Pondering Pregnancy, Family, and Life

I am currently pregnant with our third child and I have always found navigating pregnancy and career to be stressful. I changed jobs mid-pregnancy with Ava. I was still in the early stage of my business with Pearl, and now I find myself pretty well established in business and feeling the most “stable” of any of my pregnancies, but each one has brought its own set of challenges, fears and concerns. I think what has been most obvious this pregnancy is that a third child isn’t “expected” of a couple. The average mom has 2.4 children and since .4 of a child isn’t real I’d say normal is to have 2 kids and then stop. I cannot say anyone has been rude but I’ve definitely gotten a lot more “Oh wow“s and “You are going to be so busy” or “You’re hands are gonna be so full” this go around. I’ve also heard a lot of “I just couldn’t handle more than two kids.” Everyone should discern what God is calling their family life to be; however, it cannot be assumed that more children is some horrible fate and you have to be slightly crazy to take on more children or that you should reconsider your family planning methods. I don’t know anyone who regrets having a child and I have more frequently heard women I know say they wish they’d had more.

I’ve been chewing on all this as the pregnancy progresses and then I started listening to Jennifer Fulwiler’s One Beautiful Dream. God really knows how to put things in our lap when we need it. I think all her ideas in this book pose some incredible questions about challenging the status quo of our culture on family life, pregnancy, children and most of all, living for God and not for ourselves. Jen recounts her story of 6 pregnancies in 8 years, her feeling of a call to a large family while still finding room for what she calls her  “blue flame” – the thing that lights up your soul, gives you energy and makes you feel fulfilled. You can imagine the comments that Jen gets from complete strangers and her own family about their family planning decisions. I see a huge parallel in her life and mine right now, and I’m sure a multitude of other mothers, that life is so precious and we can love our kids desperately and unconditionally and still find a calling from God that actually fuels us and fills us up and doesn’t detract from motherhood. The challenge can often be what modern society calls the “balance” of these two things.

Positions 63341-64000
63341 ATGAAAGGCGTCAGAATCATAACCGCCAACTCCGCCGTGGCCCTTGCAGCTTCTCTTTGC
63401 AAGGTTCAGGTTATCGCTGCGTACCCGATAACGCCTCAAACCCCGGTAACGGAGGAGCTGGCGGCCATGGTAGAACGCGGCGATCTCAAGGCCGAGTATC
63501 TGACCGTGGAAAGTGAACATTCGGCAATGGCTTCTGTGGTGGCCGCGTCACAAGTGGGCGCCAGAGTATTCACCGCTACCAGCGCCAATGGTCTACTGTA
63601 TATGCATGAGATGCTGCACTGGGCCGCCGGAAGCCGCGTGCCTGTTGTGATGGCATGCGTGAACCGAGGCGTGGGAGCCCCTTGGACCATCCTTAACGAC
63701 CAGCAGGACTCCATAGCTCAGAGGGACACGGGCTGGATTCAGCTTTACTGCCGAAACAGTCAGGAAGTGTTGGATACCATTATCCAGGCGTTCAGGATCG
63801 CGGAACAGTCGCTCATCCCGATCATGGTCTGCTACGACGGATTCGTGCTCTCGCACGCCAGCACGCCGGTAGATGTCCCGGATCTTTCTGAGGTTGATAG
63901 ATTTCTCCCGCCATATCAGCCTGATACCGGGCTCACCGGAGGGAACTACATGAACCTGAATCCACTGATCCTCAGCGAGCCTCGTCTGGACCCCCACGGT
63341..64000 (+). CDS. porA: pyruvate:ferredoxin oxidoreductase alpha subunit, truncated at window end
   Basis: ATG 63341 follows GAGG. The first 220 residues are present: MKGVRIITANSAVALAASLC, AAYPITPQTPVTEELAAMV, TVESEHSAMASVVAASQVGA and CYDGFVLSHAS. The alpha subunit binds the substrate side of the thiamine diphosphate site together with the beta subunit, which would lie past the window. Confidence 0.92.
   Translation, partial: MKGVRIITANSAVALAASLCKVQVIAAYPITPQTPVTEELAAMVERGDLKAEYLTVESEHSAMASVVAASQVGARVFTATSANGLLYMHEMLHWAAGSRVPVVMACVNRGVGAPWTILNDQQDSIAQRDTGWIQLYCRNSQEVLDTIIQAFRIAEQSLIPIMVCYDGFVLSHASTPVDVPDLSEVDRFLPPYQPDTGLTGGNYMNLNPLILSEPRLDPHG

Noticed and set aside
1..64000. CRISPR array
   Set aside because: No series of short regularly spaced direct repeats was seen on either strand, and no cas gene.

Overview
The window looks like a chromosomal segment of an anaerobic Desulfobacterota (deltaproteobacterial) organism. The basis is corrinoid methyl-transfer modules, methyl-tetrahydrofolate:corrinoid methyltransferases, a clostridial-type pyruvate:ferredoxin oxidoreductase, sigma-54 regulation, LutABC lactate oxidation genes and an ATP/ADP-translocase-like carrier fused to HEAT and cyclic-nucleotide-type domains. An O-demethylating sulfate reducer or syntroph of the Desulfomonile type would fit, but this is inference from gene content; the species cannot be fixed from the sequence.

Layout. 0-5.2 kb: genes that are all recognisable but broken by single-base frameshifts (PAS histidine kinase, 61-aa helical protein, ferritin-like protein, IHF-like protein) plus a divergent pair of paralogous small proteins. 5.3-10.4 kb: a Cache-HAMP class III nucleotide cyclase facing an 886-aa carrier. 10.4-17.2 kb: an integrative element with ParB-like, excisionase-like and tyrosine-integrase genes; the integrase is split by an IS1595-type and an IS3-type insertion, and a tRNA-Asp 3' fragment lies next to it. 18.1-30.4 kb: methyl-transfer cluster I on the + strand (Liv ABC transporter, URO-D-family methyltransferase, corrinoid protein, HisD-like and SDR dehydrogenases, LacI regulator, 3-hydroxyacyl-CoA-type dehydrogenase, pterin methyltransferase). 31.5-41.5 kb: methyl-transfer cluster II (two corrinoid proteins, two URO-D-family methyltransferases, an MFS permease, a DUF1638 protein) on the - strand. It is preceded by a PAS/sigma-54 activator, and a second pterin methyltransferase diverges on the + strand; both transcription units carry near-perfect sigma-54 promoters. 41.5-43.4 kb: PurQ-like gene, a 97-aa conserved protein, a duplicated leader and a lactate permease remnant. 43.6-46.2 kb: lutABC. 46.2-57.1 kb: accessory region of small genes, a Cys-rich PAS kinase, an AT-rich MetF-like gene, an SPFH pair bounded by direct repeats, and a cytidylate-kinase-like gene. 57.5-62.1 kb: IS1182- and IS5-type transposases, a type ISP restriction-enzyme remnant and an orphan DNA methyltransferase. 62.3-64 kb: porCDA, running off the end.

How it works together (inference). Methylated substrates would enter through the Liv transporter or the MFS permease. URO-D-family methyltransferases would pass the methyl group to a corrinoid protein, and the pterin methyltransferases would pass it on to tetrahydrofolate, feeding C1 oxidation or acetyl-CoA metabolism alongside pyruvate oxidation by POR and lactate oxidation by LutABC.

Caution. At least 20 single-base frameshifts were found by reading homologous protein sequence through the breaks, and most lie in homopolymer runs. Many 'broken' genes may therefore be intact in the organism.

It is so comforting to hear her share her constant struggle to allow God to work in her life and truly hear his call, not her wishes and dreams. She talks about letting others in to help her when she needs it. Self reliance isn’t always the best trait to carry and I continually struggle with this issue. In learning to trust in God, she also turns down some opportunities that aren’t good for her family and cause undue stress. When she does listen, the true opportunities that God wanted for her surface and are better than she ever imagined. I need to take a huge cue from this lesson! She learns about the value of the ebb and flow of work, life and family all together – it’s not so much balance of individualistic goals but rather a cohesive life of a multi generational family vision, and sometimes work takes a back seat to family to achieve the family’s vision – such as the birth of a new child or the sickness of an elderly parent! This is real life, it’s not a waiting period on the way back to “normal” life where everything is perfect, because it never will be. The imperfect times are when we most grow and develop in our relationship with God if we let him in.